Persuasion, emotion, and the letters of the Alexander Romance.
Jacques Derrida, The Postcard (48)
The presence of over thirty letters embedded in the Greek Alexander Romance has garnered frequent attention from scholars of epistolography, novels, and fiction. (1) These letters are widely distributed throughout the three books of the Romance, attributed to various characters in the plot. What is most striking about the deployment of letters in the narrative is the mixture of different epistolographical types. From battle briefs, boastful barbarian epistles, and lengthy letters of marvels, it is clear that the epistolary frame here operates in very different capacities. I know of no other work of ancient fiction that incorporates so many different epistolary forms. If it is fair to regard epistolography as a spectrum of genres, (2) then the Alexander Romance spans the full register from functional to philosophical.
Sorting the sources and interrelationships of these letters has been a challenge for critics, further complicated by the tangled transmission history and the multiple recensions of the Alexander Romance. Reinhold Merkelbach's seminal study in 1954 made a crucial and intuitive distinction between the lengthy 'Wunderbriefe' and the novel's shorter letters: he claimed that the latter category represents the remnants of a lost epistolary novel about the life of Alexander and functions in the Romance as personifications of the protagonists. (3) And although some have resisted Merkelbach's theory of the epistolary novel, (4) his division based on length and theme remains. Most scholarship on the Romance's letters addresses one group and ignores the other, or makes an argument only for a selection from each group. This approach is not entirely misguided: the textual fluidity of the Romance suggests that no two versions had precisely the same line-up of letters, which permits localized groupings from individual recensions. But this treatment does not respond to the realities of reading the Alexander Romance, where the audience encountered all sorts of letters reshuffled alongside one another.
In this article, I would like to revisit the letters of the Alexander Romance (hereafter AR) through the lens of the ancient reader. I organize the letters into three categories--documentary, ethopoetic, and miracle letters--according to both formal criteria and the modes of engagement they establish with the audience. These categories activate three different 'horizons of expectation' triangulated through historiographical, rhetorical, and travel genres in the Hellenistic and Imperial periods. I aim not to replace one strict typology with another, but rather to suggest three points along an epistolary spectrum to which the various letters of the AR gravitate. The numerous recensions of the novel, and the considerable variation between these recensions, suggest that AR was the product of many hands over a long period of composition. (5) For this reason, I refer to the composer of the AR as the 'author(s)' and include numerous recensions of the text in my study, highlighting variations where appropriate.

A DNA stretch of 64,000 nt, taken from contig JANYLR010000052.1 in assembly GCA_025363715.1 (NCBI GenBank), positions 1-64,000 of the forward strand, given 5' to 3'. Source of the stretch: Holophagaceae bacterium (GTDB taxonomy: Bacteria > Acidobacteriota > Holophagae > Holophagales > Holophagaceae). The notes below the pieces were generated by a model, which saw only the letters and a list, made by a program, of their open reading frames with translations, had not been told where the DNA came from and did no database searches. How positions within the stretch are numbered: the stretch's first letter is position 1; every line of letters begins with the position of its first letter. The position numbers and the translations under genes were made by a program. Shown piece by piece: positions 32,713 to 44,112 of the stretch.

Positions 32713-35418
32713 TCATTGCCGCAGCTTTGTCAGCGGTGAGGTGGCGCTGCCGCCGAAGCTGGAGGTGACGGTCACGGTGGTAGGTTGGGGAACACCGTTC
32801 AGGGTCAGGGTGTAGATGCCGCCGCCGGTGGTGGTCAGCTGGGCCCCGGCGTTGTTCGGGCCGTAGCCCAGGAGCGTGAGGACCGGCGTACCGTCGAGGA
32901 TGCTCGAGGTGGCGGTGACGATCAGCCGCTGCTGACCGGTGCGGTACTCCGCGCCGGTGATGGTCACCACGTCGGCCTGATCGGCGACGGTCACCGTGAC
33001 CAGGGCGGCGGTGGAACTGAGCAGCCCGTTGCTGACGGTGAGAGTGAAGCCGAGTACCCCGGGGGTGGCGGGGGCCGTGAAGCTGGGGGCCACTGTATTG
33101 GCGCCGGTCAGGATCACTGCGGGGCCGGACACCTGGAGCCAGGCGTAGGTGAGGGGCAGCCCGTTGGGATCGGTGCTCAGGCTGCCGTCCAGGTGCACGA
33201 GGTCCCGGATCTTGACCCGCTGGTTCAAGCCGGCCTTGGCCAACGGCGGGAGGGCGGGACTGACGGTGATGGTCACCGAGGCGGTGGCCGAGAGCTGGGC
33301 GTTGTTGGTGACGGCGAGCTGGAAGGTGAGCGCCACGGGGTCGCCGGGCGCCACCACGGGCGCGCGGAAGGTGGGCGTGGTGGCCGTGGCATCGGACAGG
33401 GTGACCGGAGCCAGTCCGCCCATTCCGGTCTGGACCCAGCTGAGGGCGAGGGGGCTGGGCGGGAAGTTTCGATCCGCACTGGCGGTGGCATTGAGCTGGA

Like his Hellenistic successors, Alexander must have written and received numerous letters for both official and personal correspondence. The delicate project of preserving his missives is emphasized in Plutarch's Life of Eumenes: here Alexander, after rashly incinerating the tent of Eumenes the record keeper, demanded duplicate copies of all official letters from his generals and satraps. Plutarch himself claimed to have access to Alexander's letter collection, quoting from it twice in the Life of Alexander, (6) and because Quintus Curtius and Arrian mention such letters in their histories, early scholars believed that a collection of Alexander's correspondence circulated soon after his death. (7) Modern critics continue to debate whether individual letters attributed to Alexander in histories and fictional works are genuine or fictitious.
This study of the epistolary genres of the AR begins with 'documentary letters': letters whose formal features make them plausible historical documents, but whose authenticity is beyond verification. Perhaps these letters were carefully crafted to persuade readers of their status as genuine correspondence. Fictitious letters presented as authentic documents participate in a phenomenon William Hansen has termed 'pseudo-documentarism,' 'an author's untrue allegation that he (or she) has come upon an authentic document of some sort that he (or she) is drawing upon or passing on to his (or her) readers.' (8) But it is also possible that the author(s) of the AR assembled and transmitted letters they believed to be genuine. The genetic history of the novel's letters is not important here: I am not interested in whether some of the AR's letters are authentic but why they might be considered as such.